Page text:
When it comes to history, we have a great deal of here in Folsom. While the history books have documented the significant moments in time, there is a there is a hoopla of unique “happenings” that took place throughout the decades that you may not find in those ordinary text books but rather in local periodicals, journals and more.

If you look back through the years, you may be amazed of what was considered “headline news” back in the day. Folsom Times continues to partner with the staff of Folsom History to bring our community a backwards glance of yesteryear here in the community thanks to the work of Shelby Sorensen and Jovia Low. 


These two local history talents have spent time digging into the past to bring you History Headlines, an ongoing collection of some of the memorable moments that were the “talk of the town,” back in the day and found in news articles, journals and more.   Here’s a look back at some unique moments that took place in the month of June through the years.

June 4, 1920: A “medical man” (likely doctor) cured a patient’s insomnia without prescribing the expected drug. Instead, he encouraged sleeping on one’s right side, elevating the feet, and not using a head pillow. 


June 5, 1875: We are pleased to announce that the New Hotel recently built by Mr. W.C. Crossette of this place is now completed. This fine and commodious building known as the American Exchange hotel, is very conveniently located for the accommodation of the traveling public, being on Sutter Street directly opposite the passenger depot on the site formerly occupied by the Post Office building. 

June 5, 1936: A car with four Folsom High School students was hit by a Southern Pacific motor car, killing everyone inside the vehicle.

June 18, 1975: Keystone Bombers at Mather Field, circa late 1920s – early 1930s. Courtesy of Folsom History Archives.

June 7, 1972: Members of the Folsom City Council threaten legal action against the construction of a power line meant to cross Folsom at a point near the Folsom Dam. The Council argues that the line should cross an area without much potential for residential development or even underground.  


June 8, 1923: The highest electrical switching station in North America was being built in the Sierra Nevadas, allowing electricity to flow into Nevada and California. 

June 11, 1904: The old brick church, which is one of the landmarks of the town, is to be torn down by Whitney & Bean, who have purchased the bricks from Mrs. Louisa Klumpp, who owned the building. 


June 12, 1880: A new sidewalk in front of Messrs. Burnham and Meredith’s Drug stores is one of the late improvements noticeable on Sutter street.

June 12, 1931: California hit an all time record of deaths caused by motor accidents, rising 16.84% since the previous year.

June 15, 1994: “Buffalo Soldiers” will share their stories and their significant role in the history of America’s military in a historic march organized by the Folsom History Museum.  

June 16, 1955:  Vandals at Folsom Lake tipped over two restrooms constructed by the US Army Engineers into the Lake. The engineers were only able to save one.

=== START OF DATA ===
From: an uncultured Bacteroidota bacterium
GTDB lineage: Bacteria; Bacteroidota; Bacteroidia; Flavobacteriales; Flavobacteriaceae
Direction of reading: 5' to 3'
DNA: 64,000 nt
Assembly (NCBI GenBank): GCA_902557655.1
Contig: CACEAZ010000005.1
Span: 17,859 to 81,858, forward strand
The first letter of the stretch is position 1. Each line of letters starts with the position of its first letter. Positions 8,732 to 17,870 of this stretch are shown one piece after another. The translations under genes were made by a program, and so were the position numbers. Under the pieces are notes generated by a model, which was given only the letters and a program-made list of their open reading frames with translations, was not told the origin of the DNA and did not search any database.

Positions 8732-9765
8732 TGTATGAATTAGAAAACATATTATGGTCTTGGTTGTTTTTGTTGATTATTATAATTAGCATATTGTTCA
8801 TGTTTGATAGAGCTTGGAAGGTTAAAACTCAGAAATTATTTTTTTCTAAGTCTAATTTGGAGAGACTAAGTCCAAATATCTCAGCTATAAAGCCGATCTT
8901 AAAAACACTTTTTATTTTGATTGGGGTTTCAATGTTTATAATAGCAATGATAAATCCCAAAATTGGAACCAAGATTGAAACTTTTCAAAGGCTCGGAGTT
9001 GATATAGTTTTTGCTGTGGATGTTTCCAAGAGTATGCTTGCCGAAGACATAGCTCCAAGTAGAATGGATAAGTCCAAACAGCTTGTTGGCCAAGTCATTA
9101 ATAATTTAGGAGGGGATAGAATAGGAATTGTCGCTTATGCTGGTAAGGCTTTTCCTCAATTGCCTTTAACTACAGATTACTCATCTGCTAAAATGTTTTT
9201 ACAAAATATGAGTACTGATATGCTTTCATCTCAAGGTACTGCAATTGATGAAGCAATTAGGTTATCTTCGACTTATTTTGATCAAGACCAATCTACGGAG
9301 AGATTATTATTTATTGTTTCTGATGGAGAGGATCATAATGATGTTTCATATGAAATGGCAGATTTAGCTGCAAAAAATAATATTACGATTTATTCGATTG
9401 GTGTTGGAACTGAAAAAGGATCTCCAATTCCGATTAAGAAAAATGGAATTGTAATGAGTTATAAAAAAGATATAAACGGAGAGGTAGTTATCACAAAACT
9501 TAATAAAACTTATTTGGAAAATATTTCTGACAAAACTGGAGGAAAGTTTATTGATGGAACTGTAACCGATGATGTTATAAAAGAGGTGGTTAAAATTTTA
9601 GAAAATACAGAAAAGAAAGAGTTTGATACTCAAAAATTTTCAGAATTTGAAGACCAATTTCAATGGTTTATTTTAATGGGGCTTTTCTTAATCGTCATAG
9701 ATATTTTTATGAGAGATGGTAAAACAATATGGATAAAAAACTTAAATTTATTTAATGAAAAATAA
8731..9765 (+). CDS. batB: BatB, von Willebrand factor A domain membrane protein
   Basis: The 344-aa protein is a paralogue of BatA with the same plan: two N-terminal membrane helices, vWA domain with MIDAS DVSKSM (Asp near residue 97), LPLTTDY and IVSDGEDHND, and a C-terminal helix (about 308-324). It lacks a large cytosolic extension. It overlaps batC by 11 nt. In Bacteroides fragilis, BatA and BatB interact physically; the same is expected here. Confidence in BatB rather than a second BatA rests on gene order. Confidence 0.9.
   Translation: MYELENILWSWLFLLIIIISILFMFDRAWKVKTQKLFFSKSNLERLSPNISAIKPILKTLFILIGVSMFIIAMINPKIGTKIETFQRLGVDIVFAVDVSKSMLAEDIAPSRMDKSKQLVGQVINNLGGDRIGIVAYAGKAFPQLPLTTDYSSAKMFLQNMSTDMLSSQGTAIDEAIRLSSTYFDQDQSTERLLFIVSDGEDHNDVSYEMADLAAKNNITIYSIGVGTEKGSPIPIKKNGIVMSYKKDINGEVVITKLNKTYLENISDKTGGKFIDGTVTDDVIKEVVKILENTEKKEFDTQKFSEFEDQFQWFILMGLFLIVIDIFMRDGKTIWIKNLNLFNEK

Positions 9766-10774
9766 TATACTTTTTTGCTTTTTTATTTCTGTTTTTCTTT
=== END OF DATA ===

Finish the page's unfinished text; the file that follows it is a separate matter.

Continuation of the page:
June 18, 1975:  Folsom prepares a proposal to build an airport and is soon meeting with the FAA(Federal Aviation Administration) to determine whether an airport might hinder the Mather military and other aircrafts.  

June 18, 1975: The city approves the construction of 62 apartment projects bordered by Wales Dr, Natoma St, and Fargo Way. 

June 20, 1885: Notice is hereby given to all persons having hogs or goats running at large that we intend to prosecute for all damages done to our property on and after May 20, 1885. NATOMA WATER & MINING Co. 

June 20, 1941:  Folsom has been asked to donate to the United Service Organization to support men in military service.

June 22, 1983: It is likely that SMUD and PG&E will need to go to court to resolve their disagreement over the purchase of Folsom power facilities.

June 22, 1983: State-wide Correctional Officer protests reach the Folsom Prison regarding the brutal murders of 4 Chino residents by an escaped mental patient. Correctional officers are angered by the governments’ negligence in the overcrowding and understaffing of these institutions.  

June 23, 1966: The Southern California Water Company has filed a petition against the California Utilities Commission to bring down water rates in both Folsom and Rancho Cordova by about 5%.

June 5, 1875: American Exchange Hotel, circa 1889. Courtesy of Folsom History Archives.

June 24, 1899: Puttnam, the convict murderer, had the time of his sentence postponed from last Saturday until today. He is trying to get a new trial. 

June 27, 1963: The California Fish and Game Commission encourages water companies, utility districts, and other relevant agencies to stock public urban lakes with trout, and to finance such programs with daily fees. This is meant to prevent the trespassing of anglers on private properties.

June 28, 1890: On Wednesday evening the second moonlight dance given by the young men of Folsom will be held at Natoma Grove. Good music will be furnished for dancing, and a general good time will be had. 

June 30, 1911: R. Derby, who has been superintendent of dredges for the Natomas Consolidated for the last two years, will leave next week for Oregon, where he will open up a dredging field for the Hammond interests. 

June 30, 1950: There will be construction of 750 homes in Mather Field.

To learn more about Folsom’s rich history, take some time to visit www.folsomhistory.org or visit the Folsom History Museum at 823 Sutter Street in Folsom. They can be reached for more information at 9160985-2707.